On the web are a few mentions of saws (both back saws and hand saws) with medallions marked, “W. S. & M. Co.”, but there seems to be little information about this company. It is not listed in Erv Schaffer's “Hand Saw Makers of North America.” But Brian Welch determined that the initials stand for “Wilson Saw & Manufacturing Co.” To my knowledge no location for this ompany is known, but speculation exists that it might be a Canadian firm. I recently found this example of a skew back crosscut saw with 26” blade, having the W. S. & M. Co. medallion. Fortunately, despite tarnish and some fine pitting, there is a mostly legible etching that locates this company in Port Huron, Michigan. From sketchy references online I surmise that the Wilson saw company was in business from at least 1905 until 1912 in Port Huron. During much of that time one Frank G. Cowan was an important leader, rising to General Manager in 1910. The company adopted a pro-union stance, urging folks to buy goods with a Union-Made label. In an issue of the “Carpenter” published in 1906 they submitted this piece of doggerel:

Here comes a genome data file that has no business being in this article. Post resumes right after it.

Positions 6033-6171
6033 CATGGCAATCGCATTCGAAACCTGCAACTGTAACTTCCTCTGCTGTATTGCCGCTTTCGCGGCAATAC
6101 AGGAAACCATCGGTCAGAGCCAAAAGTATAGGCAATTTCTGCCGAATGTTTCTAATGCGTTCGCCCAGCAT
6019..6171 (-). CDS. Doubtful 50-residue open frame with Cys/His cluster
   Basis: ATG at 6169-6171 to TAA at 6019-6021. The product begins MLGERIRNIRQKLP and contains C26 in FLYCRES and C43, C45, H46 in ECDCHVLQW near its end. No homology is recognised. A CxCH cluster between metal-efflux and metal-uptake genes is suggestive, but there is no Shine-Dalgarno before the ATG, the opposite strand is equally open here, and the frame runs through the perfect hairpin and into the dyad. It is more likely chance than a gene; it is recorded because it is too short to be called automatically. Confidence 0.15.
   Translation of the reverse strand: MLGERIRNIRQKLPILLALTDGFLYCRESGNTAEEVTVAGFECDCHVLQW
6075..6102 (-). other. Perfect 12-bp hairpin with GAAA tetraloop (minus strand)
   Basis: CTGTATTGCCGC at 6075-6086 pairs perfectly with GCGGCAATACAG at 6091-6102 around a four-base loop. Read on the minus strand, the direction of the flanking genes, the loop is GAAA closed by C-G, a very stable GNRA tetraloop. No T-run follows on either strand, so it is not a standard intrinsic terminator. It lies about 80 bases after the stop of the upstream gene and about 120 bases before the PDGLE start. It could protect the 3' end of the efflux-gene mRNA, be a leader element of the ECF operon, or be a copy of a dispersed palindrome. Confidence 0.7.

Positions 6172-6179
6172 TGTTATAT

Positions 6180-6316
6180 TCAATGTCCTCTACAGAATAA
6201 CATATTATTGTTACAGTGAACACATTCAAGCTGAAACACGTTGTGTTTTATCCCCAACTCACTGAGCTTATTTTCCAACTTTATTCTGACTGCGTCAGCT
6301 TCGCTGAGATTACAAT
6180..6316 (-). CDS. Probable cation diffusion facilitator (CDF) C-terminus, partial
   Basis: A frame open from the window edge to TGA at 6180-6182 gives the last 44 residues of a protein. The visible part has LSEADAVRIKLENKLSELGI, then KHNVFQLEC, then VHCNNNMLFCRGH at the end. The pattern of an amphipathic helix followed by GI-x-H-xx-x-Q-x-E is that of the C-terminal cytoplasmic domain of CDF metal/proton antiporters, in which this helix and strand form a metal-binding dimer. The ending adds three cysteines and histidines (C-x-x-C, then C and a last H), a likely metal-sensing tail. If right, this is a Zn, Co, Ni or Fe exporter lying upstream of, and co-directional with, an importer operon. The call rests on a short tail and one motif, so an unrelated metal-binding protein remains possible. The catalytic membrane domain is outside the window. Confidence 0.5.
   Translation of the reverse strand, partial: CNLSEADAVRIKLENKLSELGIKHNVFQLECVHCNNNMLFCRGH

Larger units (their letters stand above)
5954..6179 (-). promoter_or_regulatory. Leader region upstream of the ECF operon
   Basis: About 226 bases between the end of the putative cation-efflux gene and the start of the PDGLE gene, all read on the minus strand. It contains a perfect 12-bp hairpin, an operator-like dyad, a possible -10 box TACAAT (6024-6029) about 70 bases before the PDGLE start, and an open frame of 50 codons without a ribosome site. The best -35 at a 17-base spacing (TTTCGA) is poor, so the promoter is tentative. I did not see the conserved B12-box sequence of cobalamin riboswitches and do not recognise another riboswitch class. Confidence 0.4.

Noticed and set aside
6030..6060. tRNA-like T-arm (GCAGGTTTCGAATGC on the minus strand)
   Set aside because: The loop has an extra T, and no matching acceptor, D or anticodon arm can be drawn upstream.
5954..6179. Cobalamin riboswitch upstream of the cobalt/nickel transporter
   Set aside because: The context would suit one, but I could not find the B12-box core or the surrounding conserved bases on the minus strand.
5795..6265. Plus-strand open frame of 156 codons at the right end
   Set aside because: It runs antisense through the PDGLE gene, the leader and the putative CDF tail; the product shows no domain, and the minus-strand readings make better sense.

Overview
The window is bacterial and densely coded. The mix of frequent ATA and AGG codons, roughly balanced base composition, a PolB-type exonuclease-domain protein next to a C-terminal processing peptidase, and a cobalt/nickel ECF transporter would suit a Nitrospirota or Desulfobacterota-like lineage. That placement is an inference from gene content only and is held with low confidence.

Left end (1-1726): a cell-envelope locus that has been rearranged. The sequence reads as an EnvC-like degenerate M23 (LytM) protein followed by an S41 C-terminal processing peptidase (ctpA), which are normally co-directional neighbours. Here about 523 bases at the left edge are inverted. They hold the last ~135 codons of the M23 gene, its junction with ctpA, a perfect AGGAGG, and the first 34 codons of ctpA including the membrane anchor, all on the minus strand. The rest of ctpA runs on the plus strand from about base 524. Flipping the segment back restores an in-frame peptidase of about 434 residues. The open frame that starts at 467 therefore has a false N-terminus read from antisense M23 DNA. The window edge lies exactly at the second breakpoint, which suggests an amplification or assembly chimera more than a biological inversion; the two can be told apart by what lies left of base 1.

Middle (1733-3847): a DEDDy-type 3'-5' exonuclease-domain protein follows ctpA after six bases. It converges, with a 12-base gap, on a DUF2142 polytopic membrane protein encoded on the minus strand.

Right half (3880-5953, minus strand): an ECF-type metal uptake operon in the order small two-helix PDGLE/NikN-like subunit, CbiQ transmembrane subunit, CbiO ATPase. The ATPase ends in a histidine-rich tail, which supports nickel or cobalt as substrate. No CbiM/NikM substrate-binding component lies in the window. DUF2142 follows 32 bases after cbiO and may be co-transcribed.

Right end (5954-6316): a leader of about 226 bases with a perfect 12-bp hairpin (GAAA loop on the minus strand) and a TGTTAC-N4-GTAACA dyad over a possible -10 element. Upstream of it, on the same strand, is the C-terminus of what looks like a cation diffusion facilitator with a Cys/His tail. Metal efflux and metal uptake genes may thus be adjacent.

“Honor and Shame from no condition rise.
“Act well your part—there all the honor lies
“Wilson's part:--making saws tough and true,
“Your part:-- demand the Union Label,
“Now its up to you.”
This saw has a thick saw plate. It is straight and needs cleaning. When cleaned the etching should be readable. It is a large and elaborate etching, nearly 10 inches long, with a significant paragraph of warranty. The beech handle has some impressed wheat carving, much original finish, and suffers only a slight chip on the underside of the upper horn. There are 4 brass saw screws with slotted nuts, and a medallion the company initials, “warranted”, and an American Eagle with shield and arrows. It is a quite scarce saw for a collection. Easily Good.